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jake-the-peg | 16:27 Wed 20th Nov 2013 | News
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here seems to have been a robust response to the suggestion that we should no longer investigate and prosecute offences that happened as part of the 'troubles' in NI

Is it time though to go further and declare an amnesty against all such offences whether committed by paramilitaries, soldiers or police.

Certainly some victims famillies will be against it - whether those who want soldiers prosecuted for Bloody Sunday or those still looking for prosecutions over the Enniskillin bombing - but now 20 years and more on is it time to draw a line under the past?

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jake - please do not confuse simplicity with naivity.

I am fully aware of Irish history thank you - and again, as I advised to sandyRoe, you cannot legitimise a crime simply by offering some historical context around it.

The Nazis at Nuremberg tried it - 'I was only following orders ...' which was not seen as legitimising their crimes of murder then, nor would they now.

The notion that murders carried out against the backdrop of political upheaval are some sort of special case which excuses them the force and process of law is frankly unforgiveable.

Again as I said to sandyRoe - the marine sergeant in the recent Afghan murder trial was not afforded the luxury of political status for his crimes - perhaps a case of wrong place wrong time. If only he could have spun it out until 2028, he'd have been home free!

My concept of justice is simple, because it is a simple concept, not because my view is taken as an ideal with no context around it - but context does not excuse murder, nor should it, and it should not here either.

If I had been the victim of a loved victim of an IRA or other sectarian murder, only to be told that my justice had been sold down the river as part of a peace deal, I would have seriously wondered about the values of the country I live in.

I'm not, but that does not enable me to shake my head and tut while this grotesque scheme is discussed around me.
I suspect folk want truth but want justice also. If one opts not to investigate such crimes then the worst of society's offenders are given the sign that it was ok. I think this suggestion to be the terrorists' friend, is inappropriate. I think it unlikely to will produce more volunteered information that at present, and would merely send an unfortunate message to both perpetrators and their dismissed victims.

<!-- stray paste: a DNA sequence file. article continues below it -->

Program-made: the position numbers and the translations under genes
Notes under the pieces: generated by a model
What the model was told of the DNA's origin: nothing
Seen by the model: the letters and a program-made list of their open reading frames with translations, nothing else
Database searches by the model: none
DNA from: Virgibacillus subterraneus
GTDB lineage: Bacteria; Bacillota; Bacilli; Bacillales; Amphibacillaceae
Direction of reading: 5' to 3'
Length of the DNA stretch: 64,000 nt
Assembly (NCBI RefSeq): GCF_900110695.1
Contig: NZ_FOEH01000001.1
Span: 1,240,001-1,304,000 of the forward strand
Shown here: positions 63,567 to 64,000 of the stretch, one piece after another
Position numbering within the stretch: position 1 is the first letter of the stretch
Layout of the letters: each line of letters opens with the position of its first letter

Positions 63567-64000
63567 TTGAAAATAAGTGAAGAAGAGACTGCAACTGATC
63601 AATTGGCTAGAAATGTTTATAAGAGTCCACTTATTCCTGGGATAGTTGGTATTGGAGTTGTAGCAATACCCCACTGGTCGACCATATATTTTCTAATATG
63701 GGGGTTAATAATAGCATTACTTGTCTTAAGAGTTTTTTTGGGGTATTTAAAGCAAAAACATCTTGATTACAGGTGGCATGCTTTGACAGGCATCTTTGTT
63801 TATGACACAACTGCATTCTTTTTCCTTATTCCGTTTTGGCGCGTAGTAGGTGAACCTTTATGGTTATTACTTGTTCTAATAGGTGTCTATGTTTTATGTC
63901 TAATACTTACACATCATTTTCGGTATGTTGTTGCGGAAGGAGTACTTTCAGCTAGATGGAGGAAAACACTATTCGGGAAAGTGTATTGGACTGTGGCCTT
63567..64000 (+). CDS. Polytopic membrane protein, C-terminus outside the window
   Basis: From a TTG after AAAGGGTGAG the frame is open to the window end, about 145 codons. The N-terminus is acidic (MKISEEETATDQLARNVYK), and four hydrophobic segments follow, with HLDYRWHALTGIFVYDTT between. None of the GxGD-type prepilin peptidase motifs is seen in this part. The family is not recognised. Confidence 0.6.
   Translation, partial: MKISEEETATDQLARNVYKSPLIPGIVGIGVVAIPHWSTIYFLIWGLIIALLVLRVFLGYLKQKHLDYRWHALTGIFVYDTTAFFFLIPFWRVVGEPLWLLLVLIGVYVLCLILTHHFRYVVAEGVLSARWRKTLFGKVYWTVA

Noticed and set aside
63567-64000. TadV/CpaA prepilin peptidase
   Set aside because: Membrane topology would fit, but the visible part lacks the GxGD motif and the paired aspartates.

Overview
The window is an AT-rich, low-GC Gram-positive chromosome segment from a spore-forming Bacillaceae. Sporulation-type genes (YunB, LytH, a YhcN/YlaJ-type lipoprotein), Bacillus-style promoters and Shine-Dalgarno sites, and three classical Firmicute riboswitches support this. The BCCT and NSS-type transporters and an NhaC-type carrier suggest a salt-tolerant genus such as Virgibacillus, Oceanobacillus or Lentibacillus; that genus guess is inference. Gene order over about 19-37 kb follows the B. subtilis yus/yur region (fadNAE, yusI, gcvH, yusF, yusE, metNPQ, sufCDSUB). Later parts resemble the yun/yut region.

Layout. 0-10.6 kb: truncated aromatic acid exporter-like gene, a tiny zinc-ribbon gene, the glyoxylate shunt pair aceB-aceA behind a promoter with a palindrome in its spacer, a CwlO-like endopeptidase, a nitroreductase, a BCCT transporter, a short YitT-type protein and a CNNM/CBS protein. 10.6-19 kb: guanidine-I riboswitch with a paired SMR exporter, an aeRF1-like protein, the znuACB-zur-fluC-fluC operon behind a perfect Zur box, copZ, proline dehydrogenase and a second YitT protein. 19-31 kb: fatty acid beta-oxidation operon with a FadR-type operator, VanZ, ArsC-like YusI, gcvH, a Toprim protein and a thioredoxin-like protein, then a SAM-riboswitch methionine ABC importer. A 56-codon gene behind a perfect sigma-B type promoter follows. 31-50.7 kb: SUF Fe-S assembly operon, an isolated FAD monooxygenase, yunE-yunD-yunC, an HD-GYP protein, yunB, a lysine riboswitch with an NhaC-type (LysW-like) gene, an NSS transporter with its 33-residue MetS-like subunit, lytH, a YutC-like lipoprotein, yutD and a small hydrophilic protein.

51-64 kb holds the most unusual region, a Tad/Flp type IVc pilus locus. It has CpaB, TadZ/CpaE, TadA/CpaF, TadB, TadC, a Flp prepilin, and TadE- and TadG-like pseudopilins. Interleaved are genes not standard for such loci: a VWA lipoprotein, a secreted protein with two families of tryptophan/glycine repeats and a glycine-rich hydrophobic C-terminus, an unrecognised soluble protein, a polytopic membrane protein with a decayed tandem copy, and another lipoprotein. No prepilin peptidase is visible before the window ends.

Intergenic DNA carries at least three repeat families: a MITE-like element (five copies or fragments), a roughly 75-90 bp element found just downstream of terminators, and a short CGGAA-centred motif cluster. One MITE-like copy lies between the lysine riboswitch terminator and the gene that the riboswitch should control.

I'm not sure but if we are going to do that then we should do it for all sides.
Put bluntly, if they can chase assorted entertainers for alleged crimes commited decades ago I can't see how murders can be glossed over.
Can't seeing this happening. This was a suggestion from the Attorney general, not politicians.
And I don't think I am in favour of it.
I think it would be wrong, for the reasons andy-hughes has given.
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You're dodging the question Andy

Was Michael Collins a criminal?

What about DeValera?

How about the Israeli's who killed all those British troops in Palestine people like Moche Dayan? - no more nor less than an Israeli Ronnie Biggs?

The justification for violence in political causes comes from the mandate of those that support it - not because they are or are not recognised as a country at the time

That's the difference between the IRA of the past and so called Real IRA. The latter have pretty much zero political support and that's the difference

jake - I am not intentionally dodging the question.

In the case of 'historical context' - my mother-in-law is eighty, and from County Wicklow, and when she waxes lyrical about Irish history, Collins and so on are all referred to as 'patriots', 'poets', and 'beautiful people' - but they were still terrorists, history does not change someone's actions or motivations.

And again, support is not a criteria for judging a crime - Collins and DeValera were criminals then, the same as the 'Real IRA' now.

If you are seriously suggesting that one is less of a terrorist because of larger degree of local support, then this argument is become more surreal by the posting.

about time they had the word British removed from their name
//Where laws were passed to keep one party in a position of power and those on the outside told 'We must all respect the rule of law'

These are not simple criminal acts and it's that acknowledgement rather than just the passage of time that is behind the logic. //

would you care to come to Birmingham and explain your position and politics to the family of Maxine Hambleton, who along with many others, died in New Street 39 years ago today?
.....or indeed to Paddy Hill, who also needs to know who was really responsible?
Jake - "These are not simple criminal acts and it's that acknowledgement rather than just the passage of time that is behind the logic."

As mushroom points out, there are citizens still mourning their loved ones, and this perceived 'statute of limitations' that has been dreamed up and which you appear to support and defend, does not appear to figure too much in their thinking.

I remain breathless that you honestly believe you can defend this concept by explaining it away as action other than a 'simple' crime - as though murder for perceived political reasons attracts some sort of philosophical complexity that excuses it from the basic rule of law.

Under the system suggested, which you defend, a level of 'complexity' can excuse a murderer from justice.

Believe me, every single criminal from fiddling bank chairmen to serial killers can find some 'complexity' for their defence if it means we are simply going to act as though their crimes never happened.

Are you really sure you want to go on defending this abomination?

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